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OECD Secretary-General

OECD Global Parliamentary Network meeting in partnership with PACE

 

Remarks by Angel Gurría

OECD Secretary-General

10 October 2019 - Paris

(As prepared for delivery)

 

 

 

Dear Parliamentarians, Ambassadors, Ladies and Gentlemen,


Welcome to the our annual October meeting of the OECD Global Parliamentary Network.


I want to begin by extending a special warm welcome to Liliane Maury Pasquier, President of the Parliamentary Assembly of the Council of Europe (PACE). This is our first GPN meeting which we are hosting in partnership with PACE. Let me also thank the speaker of the Cámara de Diputados de Argentina, Emilio Monzó; the recently formed delegation for relations with OECD of the Cámara de Deputados do Brasil led by Diputado Vitor Hugo; and of course the Women Political Leaders (WPL) for their collaboration.


Before focusing on our main discussion issues over the next two days, let me outline our latest outlook on the global economy.

 

A fragile and uncertain global economy

The current global economic landscape is cause for concern. Our latest interim Economic Outlook projects that the global economy will grow by 2.9% in 2019 and 3% in 2020 – the weakest annual rates since the financial crisis. This is in large part due to the ongoing trade disputes, and the negative impact they have caused.


There are also other sources of uncertainty: trade tensions between Japan and Korea; the spike in oil prices following the attack in Saudi Arabia; the uncertain outcome on Brexit, a full three years after that fateful referendum; and tensions-dominating gatherings such as the G7 Summit designed to solve international challenges.


All of this comes at a time when climate change is advancing faster than our apparent willingness to stop it. The evidence is overwhelming. So are the consequences.


July this year was the hottest month ever recorded. Land degradation and deforestation are exacerbating this effect, putting global food security at risk. All the while, the Earth is confronting its sixth mass extinction of biodiversity. In the space of only a few decades, we have lost 60% of the world’s vertebrate populations. And counting. The Amazon fires are just another dramatic example of the threat to biodiversity, a common good. The oceans, too, are threatened by overfishing, plastics and waste.

 

Working with Parliaments to tackle challenges

In this troubling context, Parliaments must be the protagonists in helping us find solutions to these global challenges. Your role as the elected ‘voice’ of the people is key in this respect. This is why we are here today; this is why we meet biannually. To be able to exchange ideas, share best practices and work together to improve the lives of citizens around the world.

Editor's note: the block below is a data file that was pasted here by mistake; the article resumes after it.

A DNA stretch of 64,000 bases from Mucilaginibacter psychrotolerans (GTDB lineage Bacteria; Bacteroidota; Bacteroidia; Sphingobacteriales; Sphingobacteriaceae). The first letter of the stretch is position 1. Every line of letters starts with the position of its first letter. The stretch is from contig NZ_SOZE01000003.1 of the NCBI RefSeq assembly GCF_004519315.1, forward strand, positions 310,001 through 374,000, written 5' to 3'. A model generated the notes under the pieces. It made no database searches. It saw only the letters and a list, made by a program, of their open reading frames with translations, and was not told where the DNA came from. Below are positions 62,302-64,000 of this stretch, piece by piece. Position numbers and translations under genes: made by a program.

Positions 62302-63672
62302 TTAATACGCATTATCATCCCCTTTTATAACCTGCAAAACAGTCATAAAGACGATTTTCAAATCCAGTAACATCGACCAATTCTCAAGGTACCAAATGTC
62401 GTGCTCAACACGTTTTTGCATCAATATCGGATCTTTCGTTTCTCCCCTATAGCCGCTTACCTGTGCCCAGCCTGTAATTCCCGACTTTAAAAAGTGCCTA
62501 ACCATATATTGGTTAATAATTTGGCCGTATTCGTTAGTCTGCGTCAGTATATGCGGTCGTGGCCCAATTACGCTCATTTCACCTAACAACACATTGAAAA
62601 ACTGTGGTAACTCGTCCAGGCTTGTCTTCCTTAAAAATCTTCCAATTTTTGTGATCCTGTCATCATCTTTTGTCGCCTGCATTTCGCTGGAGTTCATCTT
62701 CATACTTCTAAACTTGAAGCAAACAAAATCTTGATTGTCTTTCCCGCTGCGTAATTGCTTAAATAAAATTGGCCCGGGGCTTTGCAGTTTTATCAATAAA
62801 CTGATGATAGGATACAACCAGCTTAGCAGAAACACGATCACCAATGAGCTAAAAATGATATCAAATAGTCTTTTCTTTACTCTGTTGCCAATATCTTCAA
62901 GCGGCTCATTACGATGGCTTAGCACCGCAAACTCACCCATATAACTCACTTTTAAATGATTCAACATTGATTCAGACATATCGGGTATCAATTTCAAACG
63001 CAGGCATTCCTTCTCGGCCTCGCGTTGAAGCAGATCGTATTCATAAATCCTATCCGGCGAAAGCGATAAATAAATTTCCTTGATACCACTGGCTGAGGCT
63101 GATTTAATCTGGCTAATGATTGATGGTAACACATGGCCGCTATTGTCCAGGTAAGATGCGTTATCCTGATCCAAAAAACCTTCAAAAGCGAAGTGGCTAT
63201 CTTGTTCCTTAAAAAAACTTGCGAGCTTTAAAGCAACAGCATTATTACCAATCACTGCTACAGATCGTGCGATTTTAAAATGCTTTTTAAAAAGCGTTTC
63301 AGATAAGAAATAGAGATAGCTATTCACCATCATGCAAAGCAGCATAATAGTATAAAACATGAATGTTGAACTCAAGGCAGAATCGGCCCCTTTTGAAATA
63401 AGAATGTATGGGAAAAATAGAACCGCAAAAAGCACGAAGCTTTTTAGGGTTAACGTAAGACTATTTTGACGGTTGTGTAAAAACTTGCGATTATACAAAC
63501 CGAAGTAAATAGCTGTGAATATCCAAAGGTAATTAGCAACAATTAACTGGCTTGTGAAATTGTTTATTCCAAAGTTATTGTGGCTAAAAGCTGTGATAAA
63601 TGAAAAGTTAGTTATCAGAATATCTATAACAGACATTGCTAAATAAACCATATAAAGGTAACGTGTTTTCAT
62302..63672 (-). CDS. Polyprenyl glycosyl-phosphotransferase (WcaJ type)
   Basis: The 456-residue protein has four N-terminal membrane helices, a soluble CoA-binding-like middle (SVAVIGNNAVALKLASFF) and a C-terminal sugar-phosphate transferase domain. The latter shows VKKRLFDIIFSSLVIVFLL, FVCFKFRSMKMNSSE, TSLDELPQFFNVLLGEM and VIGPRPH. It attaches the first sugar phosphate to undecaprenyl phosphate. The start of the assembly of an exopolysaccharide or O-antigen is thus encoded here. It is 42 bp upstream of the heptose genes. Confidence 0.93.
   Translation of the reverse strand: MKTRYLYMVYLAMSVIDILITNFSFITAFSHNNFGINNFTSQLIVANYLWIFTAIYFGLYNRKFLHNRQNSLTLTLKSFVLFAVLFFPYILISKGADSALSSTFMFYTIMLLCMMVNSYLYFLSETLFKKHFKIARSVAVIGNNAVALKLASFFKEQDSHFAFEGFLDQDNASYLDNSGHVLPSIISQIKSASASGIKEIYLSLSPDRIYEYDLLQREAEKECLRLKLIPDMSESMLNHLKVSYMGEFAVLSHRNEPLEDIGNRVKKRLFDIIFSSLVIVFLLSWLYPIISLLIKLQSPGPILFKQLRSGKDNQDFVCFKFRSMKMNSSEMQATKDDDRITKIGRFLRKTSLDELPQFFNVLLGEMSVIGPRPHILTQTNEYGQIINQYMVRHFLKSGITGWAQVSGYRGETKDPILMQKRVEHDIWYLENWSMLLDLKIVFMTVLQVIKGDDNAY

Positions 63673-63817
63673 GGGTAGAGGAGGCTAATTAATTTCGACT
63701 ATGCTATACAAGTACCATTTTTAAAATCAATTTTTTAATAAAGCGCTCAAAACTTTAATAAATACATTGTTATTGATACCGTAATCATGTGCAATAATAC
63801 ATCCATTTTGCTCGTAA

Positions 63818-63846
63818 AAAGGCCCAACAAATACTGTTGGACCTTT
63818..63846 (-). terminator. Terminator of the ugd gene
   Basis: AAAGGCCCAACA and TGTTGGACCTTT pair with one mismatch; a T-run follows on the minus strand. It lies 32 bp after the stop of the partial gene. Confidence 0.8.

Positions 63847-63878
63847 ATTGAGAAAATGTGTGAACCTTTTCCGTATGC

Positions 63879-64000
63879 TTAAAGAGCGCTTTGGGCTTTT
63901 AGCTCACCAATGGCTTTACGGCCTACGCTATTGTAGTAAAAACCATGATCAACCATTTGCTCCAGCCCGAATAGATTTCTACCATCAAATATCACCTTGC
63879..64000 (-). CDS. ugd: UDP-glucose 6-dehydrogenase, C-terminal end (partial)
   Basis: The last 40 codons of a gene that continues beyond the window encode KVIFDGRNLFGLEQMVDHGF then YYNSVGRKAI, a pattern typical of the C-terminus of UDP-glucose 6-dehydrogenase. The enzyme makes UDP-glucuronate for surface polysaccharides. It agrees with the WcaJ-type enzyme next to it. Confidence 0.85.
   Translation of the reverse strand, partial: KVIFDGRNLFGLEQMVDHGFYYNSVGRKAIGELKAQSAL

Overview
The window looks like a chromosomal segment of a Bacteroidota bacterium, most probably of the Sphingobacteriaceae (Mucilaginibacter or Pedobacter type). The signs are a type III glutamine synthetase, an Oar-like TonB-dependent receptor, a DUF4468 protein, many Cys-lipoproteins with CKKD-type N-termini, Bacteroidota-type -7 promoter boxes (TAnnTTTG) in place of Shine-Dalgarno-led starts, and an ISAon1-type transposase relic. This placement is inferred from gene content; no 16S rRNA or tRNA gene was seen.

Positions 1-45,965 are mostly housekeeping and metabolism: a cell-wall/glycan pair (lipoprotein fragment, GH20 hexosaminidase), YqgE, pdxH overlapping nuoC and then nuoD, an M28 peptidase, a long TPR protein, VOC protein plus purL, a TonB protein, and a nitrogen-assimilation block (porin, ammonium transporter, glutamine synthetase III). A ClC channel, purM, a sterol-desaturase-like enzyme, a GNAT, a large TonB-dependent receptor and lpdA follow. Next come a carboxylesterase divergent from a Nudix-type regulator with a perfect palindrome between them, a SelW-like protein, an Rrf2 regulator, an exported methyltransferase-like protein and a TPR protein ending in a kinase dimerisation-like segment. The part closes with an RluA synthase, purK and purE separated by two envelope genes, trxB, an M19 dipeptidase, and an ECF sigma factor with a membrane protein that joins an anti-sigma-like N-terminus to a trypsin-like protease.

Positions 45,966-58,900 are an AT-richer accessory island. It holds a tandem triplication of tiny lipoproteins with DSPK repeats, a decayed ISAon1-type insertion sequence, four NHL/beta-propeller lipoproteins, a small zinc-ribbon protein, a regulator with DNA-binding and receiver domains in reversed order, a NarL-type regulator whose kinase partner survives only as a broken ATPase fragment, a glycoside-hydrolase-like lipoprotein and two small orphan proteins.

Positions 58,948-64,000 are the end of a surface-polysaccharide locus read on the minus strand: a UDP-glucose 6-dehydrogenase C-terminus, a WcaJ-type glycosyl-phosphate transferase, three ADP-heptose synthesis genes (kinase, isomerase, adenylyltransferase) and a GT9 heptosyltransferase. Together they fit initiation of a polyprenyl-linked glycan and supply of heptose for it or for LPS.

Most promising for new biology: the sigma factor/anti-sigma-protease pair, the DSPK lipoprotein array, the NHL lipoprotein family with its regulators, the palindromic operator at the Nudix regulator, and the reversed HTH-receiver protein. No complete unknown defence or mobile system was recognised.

This is why we want to use this opportunity to discuss with you a number of important issues.


First, inclusive growth and sustainable development – making progress towards achieving the SDGs. In 2015, countries around the world made a promise to future generations by signing up to the 2030 Agenda. Four years later, progress has not been sufficient. With little over 10 years to go, progress is uneven across both targets and countries. Challenges persist everywhere, including in the most advanced economies. The most recent edition of our report ‘Measuring the Distance to SDG Targets’, shows that OECD member countries need to ramp up their efforts.


At the OECD, we are working along several work-streams to ensure that the Goals are met. Only a few weeks ago in New York at the UN General Assembly, I launched the Global Hub on the governance for the SDGs. The Hub will focus on engaging with governments worldwide to help them address their most pressing governance challenges and advance the 2030 agenda. Among others, this will involve supporting public authorities in participating countries to build capacity and develop tailor-made solutions adapted to their needs.


We are also working hard to ensure that countries’ development efforts go hand in hand with protecting the environment, and are aligned with the Paris Agreement. Specifically, we will be releasing a Report ahead of COP 25, which will identify priority actions for development co-operation providers to better align their strategies, programmes and operations with the Paris Agreement’s objectives. Concretely this means taking action at multiple levels: At home (through donor countries’ domestic and international activities); within developing countries; and by collaborating with each other to improve the system of development co-operation.